Julien Baker wrote “Anti-Curse” after almost drowning while swimming in a too-high tide. After the experience, she said she felt a strange sense of calm, singing about, “Makin’ peace with my inevitable death.” When thinking of her loved ones, she sang, “I guess I did alright considering / Tried to be a halfway decent friend.” She’s accompanied by a guitar riff that, strangely enough, reminded me of the beginning of Kelly Clarkson’s “Since U Been Gone” with its steady, pulse-like beat.

“Letter To An Old Poet”

“Letter To An Old Poet” is arguably the most heart-wrenching song on the entire album. It starts right where “Anti-Curse” left off, with one song flowing into the next. The music itself is softer and more understated, leaving room for the listener to focus on the story Bridgers is telling. She sings about the pain of a past relationship, one where she was mistreated and underappreciated. As the song continues, she is backed up by her bandmates and seems to realize that her pain is both meaningful and temporary. Her confidence seems to grow as they sing “You don’t get to tell me to calm down / You make me feel like an equal / But I’m better than you.” At the climax of the song, she sings “I wanna be happy” in a direct callback to the song “Me And My Dog” from Boygenius’ first EP where she sings “I wanna be emaciated.” The entire last verse of the song is inspired by “Me And My Dog,” but rather than being gut-wrenching, it’s hopeful. It’s a tribute to growing, moving on and taking your power back, making it an incredible finish to the album.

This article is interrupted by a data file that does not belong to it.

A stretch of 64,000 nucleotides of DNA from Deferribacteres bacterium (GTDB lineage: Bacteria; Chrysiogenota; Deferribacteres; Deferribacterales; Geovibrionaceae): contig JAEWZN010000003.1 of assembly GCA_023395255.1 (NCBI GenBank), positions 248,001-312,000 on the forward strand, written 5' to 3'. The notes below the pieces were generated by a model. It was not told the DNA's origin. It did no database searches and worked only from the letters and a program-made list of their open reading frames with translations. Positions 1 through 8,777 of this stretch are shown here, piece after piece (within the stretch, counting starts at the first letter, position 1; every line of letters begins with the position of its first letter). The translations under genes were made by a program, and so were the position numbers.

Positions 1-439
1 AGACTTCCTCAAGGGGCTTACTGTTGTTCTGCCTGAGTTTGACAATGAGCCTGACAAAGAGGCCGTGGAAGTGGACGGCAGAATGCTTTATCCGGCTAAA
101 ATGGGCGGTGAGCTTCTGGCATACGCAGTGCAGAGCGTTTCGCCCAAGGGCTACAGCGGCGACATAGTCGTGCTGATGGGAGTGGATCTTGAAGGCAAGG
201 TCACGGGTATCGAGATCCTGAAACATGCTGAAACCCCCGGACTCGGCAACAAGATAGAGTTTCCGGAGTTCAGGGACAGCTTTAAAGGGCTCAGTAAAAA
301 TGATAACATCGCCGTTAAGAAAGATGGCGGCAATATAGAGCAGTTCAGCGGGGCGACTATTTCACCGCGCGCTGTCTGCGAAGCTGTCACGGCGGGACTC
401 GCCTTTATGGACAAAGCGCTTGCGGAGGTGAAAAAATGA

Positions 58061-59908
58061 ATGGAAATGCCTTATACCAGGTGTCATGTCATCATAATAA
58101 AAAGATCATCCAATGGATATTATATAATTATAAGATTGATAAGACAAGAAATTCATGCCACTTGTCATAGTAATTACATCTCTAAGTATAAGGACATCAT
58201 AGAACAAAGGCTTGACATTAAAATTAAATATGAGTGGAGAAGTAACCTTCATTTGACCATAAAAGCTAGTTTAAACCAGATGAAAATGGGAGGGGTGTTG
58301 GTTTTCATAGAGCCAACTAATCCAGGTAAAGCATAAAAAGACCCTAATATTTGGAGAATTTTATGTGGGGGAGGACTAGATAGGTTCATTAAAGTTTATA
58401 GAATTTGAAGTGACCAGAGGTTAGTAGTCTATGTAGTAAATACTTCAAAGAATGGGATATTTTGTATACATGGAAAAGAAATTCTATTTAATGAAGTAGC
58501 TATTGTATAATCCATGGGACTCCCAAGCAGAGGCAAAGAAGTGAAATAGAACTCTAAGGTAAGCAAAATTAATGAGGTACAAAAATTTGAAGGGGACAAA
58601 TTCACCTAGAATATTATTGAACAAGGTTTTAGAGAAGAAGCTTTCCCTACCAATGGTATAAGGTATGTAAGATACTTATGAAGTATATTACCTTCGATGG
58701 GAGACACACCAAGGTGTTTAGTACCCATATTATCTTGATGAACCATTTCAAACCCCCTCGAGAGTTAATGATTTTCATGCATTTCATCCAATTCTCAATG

Boygenius’ The Record is 42 minutes and 18 seconds of breathtaking emotion, singing and songwriting. It’s a testament to the intimacy of friendship and the importance of appreciating the relationships in our lives.

To my friends, I love you. And I sincerely apologize. I’ll be talking about this for a while.

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Hannah Grinbank is a junior at FSU double majoring in English (Editing, Writing, and Media) and Communications with a minor in Psychology. She is absolutely thrilled to be HCFSU's Head Culture Editor! When she's not editing, you can find her reading, going on a hot girl walk, or listening to David Bowie albums on repeat. She hopes to one day own a cat named after legendary music icon Cher. :)